SUPPORTERS of a former IRA man jailed for trying to kill a UDR soldier have expressed dismay that his appeal for a royal pardon has been adjourned until December 16.
The hearing of Gerry McGeough’s judicial review opened on Thursday, but was adjourned after the judge, Mr Justice Treacy, ruled that the victim, DUP Councillor Samuel Brush should be legally informed of the application.
He directed that Mr Brush should be put on notice of Gerry McGeough’s legal bid to obtain a Royal Prerogative of Mercy. The court should establish if Mr Brush wants to be represented in the case.
McGeough (53) from Brantry, was sentenced to 20 years in prison earlier this year for shooting Mr Brush in June 1981. McGeough was convicted of attempted murder, possession of a firearm and ammunition and IRA membership.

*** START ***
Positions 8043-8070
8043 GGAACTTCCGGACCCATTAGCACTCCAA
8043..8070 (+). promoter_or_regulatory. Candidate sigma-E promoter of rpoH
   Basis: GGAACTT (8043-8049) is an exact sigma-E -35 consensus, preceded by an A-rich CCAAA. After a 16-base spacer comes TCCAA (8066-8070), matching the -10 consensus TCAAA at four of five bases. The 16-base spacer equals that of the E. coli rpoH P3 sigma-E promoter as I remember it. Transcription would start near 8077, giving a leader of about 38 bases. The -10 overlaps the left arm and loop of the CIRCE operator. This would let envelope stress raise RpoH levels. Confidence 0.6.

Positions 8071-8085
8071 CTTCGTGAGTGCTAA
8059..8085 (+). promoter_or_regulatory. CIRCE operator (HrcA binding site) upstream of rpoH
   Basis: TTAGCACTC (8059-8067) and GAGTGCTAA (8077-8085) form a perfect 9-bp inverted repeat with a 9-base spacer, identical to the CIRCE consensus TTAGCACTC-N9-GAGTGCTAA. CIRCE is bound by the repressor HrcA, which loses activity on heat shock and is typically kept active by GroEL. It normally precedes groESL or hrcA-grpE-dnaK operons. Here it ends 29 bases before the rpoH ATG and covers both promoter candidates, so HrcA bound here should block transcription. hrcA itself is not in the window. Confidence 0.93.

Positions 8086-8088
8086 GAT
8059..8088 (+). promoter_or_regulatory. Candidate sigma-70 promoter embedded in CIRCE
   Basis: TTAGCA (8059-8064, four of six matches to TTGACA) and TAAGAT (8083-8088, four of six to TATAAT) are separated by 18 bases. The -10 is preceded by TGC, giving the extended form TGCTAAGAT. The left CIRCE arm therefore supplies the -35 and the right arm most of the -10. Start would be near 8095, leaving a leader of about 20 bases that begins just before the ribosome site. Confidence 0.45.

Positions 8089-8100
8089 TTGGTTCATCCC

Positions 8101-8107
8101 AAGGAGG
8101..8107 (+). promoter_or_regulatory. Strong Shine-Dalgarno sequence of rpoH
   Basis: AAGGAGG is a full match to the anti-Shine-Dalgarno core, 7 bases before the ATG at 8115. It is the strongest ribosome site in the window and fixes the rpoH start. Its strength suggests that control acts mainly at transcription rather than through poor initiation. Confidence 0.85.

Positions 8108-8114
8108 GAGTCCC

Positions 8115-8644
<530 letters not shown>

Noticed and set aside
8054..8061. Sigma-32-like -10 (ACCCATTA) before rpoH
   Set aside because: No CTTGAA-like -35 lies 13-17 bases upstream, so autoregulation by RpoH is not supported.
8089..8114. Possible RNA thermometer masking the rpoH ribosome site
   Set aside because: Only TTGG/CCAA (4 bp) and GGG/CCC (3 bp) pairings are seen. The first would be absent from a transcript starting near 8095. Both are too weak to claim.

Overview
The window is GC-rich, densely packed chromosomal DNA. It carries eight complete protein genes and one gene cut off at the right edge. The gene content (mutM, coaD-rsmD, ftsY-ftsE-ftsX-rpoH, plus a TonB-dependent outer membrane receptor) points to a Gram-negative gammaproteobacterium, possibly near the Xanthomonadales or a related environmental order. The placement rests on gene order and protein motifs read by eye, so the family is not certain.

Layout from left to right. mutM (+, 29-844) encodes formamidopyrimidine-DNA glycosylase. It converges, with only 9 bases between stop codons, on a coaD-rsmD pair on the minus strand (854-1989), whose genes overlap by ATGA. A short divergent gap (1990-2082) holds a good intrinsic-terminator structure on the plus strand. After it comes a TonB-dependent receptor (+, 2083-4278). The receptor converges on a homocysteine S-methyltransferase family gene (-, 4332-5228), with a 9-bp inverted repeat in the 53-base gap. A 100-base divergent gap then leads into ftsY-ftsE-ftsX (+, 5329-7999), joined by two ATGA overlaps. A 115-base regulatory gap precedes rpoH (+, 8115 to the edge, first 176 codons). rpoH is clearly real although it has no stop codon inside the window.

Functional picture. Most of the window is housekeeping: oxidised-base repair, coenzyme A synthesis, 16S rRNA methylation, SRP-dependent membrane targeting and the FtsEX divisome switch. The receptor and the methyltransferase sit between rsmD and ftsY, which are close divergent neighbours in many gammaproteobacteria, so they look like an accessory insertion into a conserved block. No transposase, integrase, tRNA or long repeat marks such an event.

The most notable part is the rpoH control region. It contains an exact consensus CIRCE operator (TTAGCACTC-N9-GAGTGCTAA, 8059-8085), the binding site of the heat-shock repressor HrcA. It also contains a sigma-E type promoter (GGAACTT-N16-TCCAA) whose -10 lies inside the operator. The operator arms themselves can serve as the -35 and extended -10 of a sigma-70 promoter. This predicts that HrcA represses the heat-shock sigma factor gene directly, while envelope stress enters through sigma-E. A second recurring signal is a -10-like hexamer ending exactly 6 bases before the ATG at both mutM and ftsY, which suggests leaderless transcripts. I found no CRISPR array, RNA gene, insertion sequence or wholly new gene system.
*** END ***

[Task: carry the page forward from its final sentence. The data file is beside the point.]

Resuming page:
Under the terms of the Good Friday Agreement he is expected to serve only two years of his sentence. His lawyers argue that he should be granted the special mercy warrant to ensure equal treatment with other convicted terrorists who benefited from it. During the full hearing of the case, Mr Justice Treacy was told Mr Brush has not been put on notice of the proceedings.
The case has been adjourned until December 16.
Supporters of Mr McGeough have said that it is now unlikely he will be freed before Christmas. They claim that a decision will be made by mid-January at the earliest.
They called on the authorities to release Mr McGeough and enact legislation to prevent future legal challenges to royal pardons.